Monday, February 20, 2012

taco truck

I tried loading up on vitamin C.  I tried sipping, slurping & chugging my lemon ginger tea.  I tried talking myself out of it.

But nothing worked.  I got the sniffles and the swollen lymph node thingies, then I got the cough and spent 14 hours in bed.  Sigh.... I got sick.

First I cut my thumb off.  Now I'm feeling like I got run over by a truck.  I'm destined to never cook a meal again... OK, maybe not never.  But definitely not today.

Instead, I've settled for sharing with you my new favorite spice mixture and how I came to love it.

You see, this year I developed a crush on what I've now come to call the Mobile Mexican Kitchen, aka the Taco Truck.  You may have one (or fifteen plus, depending) in your town, parked in the parking lot of a random gas station, donut shop, or flea market. 

It may have Mariachi, pop, or no music at all, piped in for your listening pleasure.

It may have a walk-up window or it may be a mini bus that one climbs up into for an 'indoor' eating experience. 

It may have a canopy with tables and it might be decked out with colored Christmas lights. 

The staff may or may not speak English and will probably look at you like you're an idiot when you attempt to order your food in their native language, which is always Spanish.

The truck that you visited last month may or may not have been shut down by Immigration or the Health Department.  Don't be too surprised if it's not there next time.

Regardless of the specific details surrounding the decor, location, and logistical setup of your own taco truck, you can almost always find good, cheap, Mexican food.  Not the kind of overdone, Americanized garbage they serve at Chili's, but simple street food created by the people of that country. 

I'm in love with the taco truck.

The problem here in Seattle, is that all of the good taco trucks are way out in BFE.  I stop at them when I happen to be in the area.  Sometimes, though, I want to shove tacos into my mouth without making up an errand that will put me in the vicinity of a truck.

So I decided to copy the tacos at home.  I'm sorry, taco truck.  I still love you.

The A-number-one thing I figured out about making a delicious taco at home is the seasoning.  I'm sure the first thing that comes to mind is the white packet at the grocery store that declares TACO SEASONING across its front side.  I too thought of that paper pouch for my first batch of tacos, but my aversion to packets of things made me think twice. 

What's in that little pouch?  I thought to myself.  Why can't I just make it myself?  Oh, I'm so clever.

So I went to my local spice shop and bought up the ingredients for my own taco seasoning.  I use it as a rub for the carne in my tacos, but, please, don't limit your use of it to Mexican food.  It's an amazing blend to use on other meats, in sauces, on roasted potatoes... it adds a hefty dose of flavor and a little kick in the pants.  I know you'll love it too.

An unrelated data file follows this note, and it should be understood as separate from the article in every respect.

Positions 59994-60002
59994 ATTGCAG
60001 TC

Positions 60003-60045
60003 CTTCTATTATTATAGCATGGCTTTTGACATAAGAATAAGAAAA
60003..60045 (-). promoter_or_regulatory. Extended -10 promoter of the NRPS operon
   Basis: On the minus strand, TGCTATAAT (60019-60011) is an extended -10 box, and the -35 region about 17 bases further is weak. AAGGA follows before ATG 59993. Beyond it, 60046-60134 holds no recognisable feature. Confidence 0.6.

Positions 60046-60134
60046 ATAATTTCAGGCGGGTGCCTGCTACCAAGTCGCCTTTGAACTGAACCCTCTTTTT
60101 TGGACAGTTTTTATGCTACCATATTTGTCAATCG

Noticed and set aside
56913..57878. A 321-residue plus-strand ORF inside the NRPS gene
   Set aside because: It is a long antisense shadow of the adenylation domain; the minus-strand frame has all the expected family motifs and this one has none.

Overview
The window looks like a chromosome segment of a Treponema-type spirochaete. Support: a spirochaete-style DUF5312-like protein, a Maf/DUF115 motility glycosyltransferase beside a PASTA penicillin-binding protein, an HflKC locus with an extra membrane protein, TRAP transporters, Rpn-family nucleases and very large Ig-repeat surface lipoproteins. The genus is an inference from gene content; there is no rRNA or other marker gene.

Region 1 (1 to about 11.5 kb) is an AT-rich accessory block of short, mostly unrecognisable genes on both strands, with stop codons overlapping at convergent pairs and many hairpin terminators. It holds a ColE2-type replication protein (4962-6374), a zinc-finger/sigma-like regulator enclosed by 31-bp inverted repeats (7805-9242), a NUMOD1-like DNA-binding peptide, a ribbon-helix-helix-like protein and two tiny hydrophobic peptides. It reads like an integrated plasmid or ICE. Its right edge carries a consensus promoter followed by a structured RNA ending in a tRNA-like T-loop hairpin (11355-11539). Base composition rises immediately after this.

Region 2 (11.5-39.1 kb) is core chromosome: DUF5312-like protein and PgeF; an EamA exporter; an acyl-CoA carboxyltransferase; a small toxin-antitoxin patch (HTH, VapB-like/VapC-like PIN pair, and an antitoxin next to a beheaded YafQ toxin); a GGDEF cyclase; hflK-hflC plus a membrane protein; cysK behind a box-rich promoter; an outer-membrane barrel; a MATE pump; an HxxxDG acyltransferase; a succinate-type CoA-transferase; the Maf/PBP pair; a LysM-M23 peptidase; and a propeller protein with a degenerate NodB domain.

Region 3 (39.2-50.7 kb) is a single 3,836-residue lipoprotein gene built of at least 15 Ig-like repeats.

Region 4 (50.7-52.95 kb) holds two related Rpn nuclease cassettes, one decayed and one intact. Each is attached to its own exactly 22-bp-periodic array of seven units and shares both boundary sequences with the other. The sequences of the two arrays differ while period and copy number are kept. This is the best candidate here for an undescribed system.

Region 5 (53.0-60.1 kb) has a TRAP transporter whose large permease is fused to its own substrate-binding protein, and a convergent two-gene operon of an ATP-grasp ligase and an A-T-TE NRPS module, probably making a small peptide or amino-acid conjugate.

Taco Truck Steak Tacos

For the seasoning:
There isn't a real recipe per se for this spice blend.  This is a rough estimate of the amounts that I use, which differ slightly every time I make it.  Don't be afraid to taste and adjust things to your liking. 

3 T. paprika
2 heaping tsp. garlic powder
2 heaping tsp. ground cumin
2 tsp. onion powder
1 tsp. cayenne
2 tsp. kosher or fine sea salt

For the tacos:
about 1 lb. sirloin steak
1 T. olive oil
1 jalapeno, diced
1 clove garlic, minced
corn tortillas
1 medium onion, diced
1 bunch cilantro, chopped
salsa of your choice
hot sauce of your choice (optional)

  • Mix the ingredients for the spice blend in a small bowl and set aside.
  • Season the steak with salt and then coat all sides with the taco seasoning and rest on a plate.
  • Heat a large, heavy skillet over medium-high and coat with cooking oil spray.  Transfer steak to the pan and sear both sides, about 3-5 minutes per side, depending on thickness.  You want to par cook the steaks, which will returned to the pan later.  Transfer to a clean plate and allow to rest 10 minutes. Do not clean the pan.
  • While the steak is resting, toss the chopped onion and cilantro in a bowl together and set aside.
  • Cut the steak into 1/2" cubes (this need not be exact)
  • Reheat the pan used to sear steak over medium, and add the oil.  Add jalapeno and garlic and saute 2-3 minutes.  Add the steak cubes and cook until steak is just browned but still juicy and slightly pink in the center.  Immediately remove from heat.
  • Wrap tortillas loosely in damp paper towels, and microwave for about 1 minute, or until tortillas are soft and pliable.  They will be HOT.
  • Spoon some of the steak mixture into each tortilla.  Top with onion and cilantro mixture, salsa, and hot sauce (if using). 

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